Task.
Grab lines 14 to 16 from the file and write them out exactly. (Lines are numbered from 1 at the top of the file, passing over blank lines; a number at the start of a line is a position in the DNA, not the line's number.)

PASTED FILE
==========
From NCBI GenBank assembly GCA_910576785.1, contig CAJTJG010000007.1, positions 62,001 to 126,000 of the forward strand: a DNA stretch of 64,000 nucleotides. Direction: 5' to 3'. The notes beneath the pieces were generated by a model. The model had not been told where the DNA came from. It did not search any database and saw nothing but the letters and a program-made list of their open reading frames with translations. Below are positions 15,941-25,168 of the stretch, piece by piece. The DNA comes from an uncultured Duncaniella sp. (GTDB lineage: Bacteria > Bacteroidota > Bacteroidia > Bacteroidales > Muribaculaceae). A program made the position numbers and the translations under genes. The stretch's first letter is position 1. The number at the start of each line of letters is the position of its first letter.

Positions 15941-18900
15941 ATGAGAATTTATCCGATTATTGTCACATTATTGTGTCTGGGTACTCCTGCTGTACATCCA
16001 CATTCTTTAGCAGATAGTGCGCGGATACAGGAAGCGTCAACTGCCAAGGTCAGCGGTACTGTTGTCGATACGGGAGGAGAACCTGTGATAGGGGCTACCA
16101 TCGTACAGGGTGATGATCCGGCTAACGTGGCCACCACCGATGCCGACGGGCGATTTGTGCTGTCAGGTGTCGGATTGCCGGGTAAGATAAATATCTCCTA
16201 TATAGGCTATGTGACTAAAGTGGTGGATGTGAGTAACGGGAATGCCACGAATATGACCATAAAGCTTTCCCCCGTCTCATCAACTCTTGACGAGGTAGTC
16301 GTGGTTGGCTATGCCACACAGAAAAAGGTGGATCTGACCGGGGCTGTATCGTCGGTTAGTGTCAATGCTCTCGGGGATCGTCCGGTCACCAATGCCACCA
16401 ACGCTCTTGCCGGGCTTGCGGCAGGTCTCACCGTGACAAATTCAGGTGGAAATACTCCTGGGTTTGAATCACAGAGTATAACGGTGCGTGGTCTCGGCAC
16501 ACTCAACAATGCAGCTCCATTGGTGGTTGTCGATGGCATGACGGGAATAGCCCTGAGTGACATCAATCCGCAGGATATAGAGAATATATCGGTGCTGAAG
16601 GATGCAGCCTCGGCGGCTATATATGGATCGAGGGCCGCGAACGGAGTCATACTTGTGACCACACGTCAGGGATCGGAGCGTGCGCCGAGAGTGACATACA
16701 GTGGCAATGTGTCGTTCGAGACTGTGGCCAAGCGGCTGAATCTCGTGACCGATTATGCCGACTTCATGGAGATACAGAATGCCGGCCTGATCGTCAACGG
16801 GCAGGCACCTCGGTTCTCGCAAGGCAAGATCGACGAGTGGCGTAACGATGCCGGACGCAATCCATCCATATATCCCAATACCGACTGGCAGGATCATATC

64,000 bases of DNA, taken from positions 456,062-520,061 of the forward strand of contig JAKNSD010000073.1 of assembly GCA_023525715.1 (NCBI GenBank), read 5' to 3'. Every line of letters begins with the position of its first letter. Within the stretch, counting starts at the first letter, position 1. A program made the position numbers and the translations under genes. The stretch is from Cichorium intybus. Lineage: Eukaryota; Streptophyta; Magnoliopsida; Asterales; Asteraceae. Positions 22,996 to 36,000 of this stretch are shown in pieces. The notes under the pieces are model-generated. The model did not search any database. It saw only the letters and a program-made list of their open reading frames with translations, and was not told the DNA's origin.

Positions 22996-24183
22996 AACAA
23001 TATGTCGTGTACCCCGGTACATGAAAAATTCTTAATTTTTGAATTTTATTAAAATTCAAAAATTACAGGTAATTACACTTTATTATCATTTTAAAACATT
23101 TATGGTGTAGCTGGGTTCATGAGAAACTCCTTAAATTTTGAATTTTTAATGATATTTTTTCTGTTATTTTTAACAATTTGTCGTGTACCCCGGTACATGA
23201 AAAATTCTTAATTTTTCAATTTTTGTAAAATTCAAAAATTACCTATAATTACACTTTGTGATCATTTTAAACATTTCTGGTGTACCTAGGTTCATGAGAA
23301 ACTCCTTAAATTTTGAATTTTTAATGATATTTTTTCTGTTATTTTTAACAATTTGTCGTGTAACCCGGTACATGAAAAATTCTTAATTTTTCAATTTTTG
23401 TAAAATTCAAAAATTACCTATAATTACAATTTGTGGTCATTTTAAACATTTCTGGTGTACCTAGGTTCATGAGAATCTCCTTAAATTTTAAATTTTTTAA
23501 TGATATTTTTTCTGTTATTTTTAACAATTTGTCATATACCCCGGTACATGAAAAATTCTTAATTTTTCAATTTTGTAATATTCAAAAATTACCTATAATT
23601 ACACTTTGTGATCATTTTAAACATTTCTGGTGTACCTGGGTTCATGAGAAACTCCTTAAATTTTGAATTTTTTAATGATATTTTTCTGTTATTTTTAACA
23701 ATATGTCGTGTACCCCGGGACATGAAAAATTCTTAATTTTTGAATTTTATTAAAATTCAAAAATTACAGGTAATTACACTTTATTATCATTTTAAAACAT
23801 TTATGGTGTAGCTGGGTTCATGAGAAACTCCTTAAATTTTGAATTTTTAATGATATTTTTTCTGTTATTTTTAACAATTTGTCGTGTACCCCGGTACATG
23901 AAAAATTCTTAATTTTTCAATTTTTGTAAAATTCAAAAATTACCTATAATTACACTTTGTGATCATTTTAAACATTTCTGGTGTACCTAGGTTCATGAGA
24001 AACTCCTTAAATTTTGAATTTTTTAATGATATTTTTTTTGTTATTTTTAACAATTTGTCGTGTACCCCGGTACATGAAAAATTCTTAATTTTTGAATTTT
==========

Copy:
Positions 22996-24183
22996 AACAA
23001 TATGTCGTGTACCCCGGTACATGAAAAATTCTTAATTTTTGAATTTTATTAAAATTCAAAAATTACAGGTAATTACACTTTATTATCATTTTAAAACATT